Skip to main content
### Number and algebra

### Geometry and measure

### Probability and statistics

### Working mathematically

### For younger learners

### Advanced mathematics

# Wobbler

A solid hemisphere of radius $a$ and a solid right circular cone of height $h$ and base radius $a$ are made from the same uniform material and joined together with their circular faces in contact. Find the position of the centre of gravity of the whole body.

If the body is placed on a horizontal table with its hemispherical surface in contact with the table in what position will it come to rest if (i) $h=a$ and (ii) $h=2a$?

(iii) If the body always rests in equilibrium when it is placed on a horizontal table with a point of the hemispherical surface in contact with the table find $h$ in terms of $a$ and the angle of the cone in this case.

(iv) In what position does the body rest in equilibrium for other angles of the cone (other values of $h/a$) and when will the equilibrium be stable?

## You may also like

### Lunar Leaper

### Bridge Builder

### More Bridge Building

Links to the University of Cambridge website
Links to the NRICH website Home page

Nurturing young mathematicians: teacher webinars

30 April (Primary), 1 May (Secondary)

30 April (Primary), 1 May (Secondary)

Or search by topic

Age 16 to 18

Challenge Level

A solid hemisphere of radius $a$ and a solid right circular cone of height $h$ and base radius $a$ are made from the same uniform material and joined together with their circular faces in contact. Find the position of the centre of gravity of the whole body.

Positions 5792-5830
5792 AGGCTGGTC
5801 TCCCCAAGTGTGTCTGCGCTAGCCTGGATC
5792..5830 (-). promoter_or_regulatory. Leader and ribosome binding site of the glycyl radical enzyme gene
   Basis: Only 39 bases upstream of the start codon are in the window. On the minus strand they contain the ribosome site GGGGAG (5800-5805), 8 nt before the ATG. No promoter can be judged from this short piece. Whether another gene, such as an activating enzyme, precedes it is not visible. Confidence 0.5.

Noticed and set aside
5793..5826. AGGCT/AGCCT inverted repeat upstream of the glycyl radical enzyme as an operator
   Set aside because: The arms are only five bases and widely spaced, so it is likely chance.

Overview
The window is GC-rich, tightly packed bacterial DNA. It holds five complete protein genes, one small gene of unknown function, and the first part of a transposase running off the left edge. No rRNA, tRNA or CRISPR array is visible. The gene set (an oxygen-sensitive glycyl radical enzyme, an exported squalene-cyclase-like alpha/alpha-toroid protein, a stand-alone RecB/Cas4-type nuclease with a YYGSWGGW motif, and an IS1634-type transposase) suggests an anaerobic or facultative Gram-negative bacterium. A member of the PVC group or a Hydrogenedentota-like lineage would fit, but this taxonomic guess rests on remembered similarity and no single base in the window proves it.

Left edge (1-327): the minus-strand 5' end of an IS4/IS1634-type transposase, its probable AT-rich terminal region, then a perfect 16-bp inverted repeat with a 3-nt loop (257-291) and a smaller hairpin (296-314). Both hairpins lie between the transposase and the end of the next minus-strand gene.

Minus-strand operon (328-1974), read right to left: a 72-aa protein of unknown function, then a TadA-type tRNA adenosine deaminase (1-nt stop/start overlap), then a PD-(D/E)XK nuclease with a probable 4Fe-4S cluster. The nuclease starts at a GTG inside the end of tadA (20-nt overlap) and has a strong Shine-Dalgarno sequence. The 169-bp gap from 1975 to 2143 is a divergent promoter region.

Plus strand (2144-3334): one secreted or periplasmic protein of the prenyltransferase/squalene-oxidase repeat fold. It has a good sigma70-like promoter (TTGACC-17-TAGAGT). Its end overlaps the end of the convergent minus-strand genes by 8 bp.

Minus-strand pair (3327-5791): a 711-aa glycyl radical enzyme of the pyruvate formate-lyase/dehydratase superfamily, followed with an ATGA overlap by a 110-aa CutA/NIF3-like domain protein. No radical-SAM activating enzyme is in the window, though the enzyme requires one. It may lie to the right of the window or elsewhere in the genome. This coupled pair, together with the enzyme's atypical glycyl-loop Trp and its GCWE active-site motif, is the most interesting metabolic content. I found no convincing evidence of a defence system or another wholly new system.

If the body is placed on a horizontal table with its hemispherical surface in contact with the table in what position will it come to rest if (i) $h=a$ and (ii) $h=2a$?

(iii) If the body always rests in equilibrium when it is placed on a horizontal table with a point of the hemispherical surface in contact with the table find $h$ in terms of $a$ and the angle of the cone in this case.

(iv) In what position does the body rest in equilibrium for other angles of the cone (other values of $h/a$) and when will the equilibrium be stable?

Gravity on the Moon is about 1/6th that on the Earth. A pole-vaulter 2 metres tall can clear a 5 metres pole on the Earth. How high a pole could he clear on the Moon?

In this short problem we investigate the tensions and compressions in a framework made from springs and ropes.

Which parts of these framework bridges are in tension and which parts are in compression?